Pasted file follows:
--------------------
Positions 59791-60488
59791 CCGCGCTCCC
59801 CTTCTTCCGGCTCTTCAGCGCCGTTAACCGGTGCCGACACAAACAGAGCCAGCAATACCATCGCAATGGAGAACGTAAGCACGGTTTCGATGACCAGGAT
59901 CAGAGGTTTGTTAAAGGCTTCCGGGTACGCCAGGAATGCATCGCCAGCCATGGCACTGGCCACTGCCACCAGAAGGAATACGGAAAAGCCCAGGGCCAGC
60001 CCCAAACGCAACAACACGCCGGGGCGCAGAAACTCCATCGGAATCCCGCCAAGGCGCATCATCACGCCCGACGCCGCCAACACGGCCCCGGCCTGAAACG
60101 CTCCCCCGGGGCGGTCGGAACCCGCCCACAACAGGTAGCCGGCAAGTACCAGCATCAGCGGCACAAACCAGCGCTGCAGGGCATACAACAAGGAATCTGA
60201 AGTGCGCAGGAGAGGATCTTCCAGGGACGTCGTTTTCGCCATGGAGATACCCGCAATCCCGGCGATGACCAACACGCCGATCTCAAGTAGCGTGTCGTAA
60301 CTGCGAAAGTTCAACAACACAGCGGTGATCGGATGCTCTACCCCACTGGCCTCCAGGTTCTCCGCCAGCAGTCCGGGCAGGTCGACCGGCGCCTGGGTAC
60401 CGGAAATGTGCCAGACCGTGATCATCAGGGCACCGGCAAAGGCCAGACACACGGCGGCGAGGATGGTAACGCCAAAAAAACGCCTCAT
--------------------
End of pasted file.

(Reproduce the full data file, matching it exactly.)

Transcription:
Positions 59791-60488
59791 CCGCGCTCCC
59801 CTTCTTCCGGCTCTTCAGCGCCGTTAACCGGTGCCGACACAAACAGAGCCAGCAATACCATCGCAATGGAGAACGTAAGCACGGTTTCGATGACCAGGAT
59901 CAGAGGTTTGTTAAAGGCTTCCGGGTACGCCAGGAATGCATCGCCAGCCATGGCACTGGCCACTGCCACCAGAAGGAATACGGAAAAGCCCAGGGCCAGC
60001 CCCAAACGCAACAACACGCCGGGGCGCAGAAACTCCATCGGAATCCCGCCAAGGCGCATCATCACGCCCGACGCCGCCAACACGGCCCCGGCCTGAAACG
60101 CTCCCCCGGGGCGGTCGGAACCCGCCCACAACAGGTAGCCGGCAAGTACCAGCATCAGCGGCACAAACCAGCGCTGCAGGGCATACAACAAGGAATCTGA
60201 AGTGCGCAGGAGAGGATCTTCCAGGGACGTCGTTTTCGCCATGGAGATACCCGCAATCCCGGCGATGACCAACACGCCGATCTCAAGTAGCGTGTCGTAA
60301 CTGCGAAAGTTCAACAACACAGCGGTGATCGGATGCTCTACCCCACTGGCCTCCAGGTTCTCCGCCAGCAGTCCGGGCAGGTCGACCGGCGCCTGGGTAC
60401 CGGAAATGTGCCAGACCGTGATCATCAGGGCACCGGCAAAGGCCAGACACACGGCGGCGAGGATGGTAACGCCAAAAAAACGCCTCAT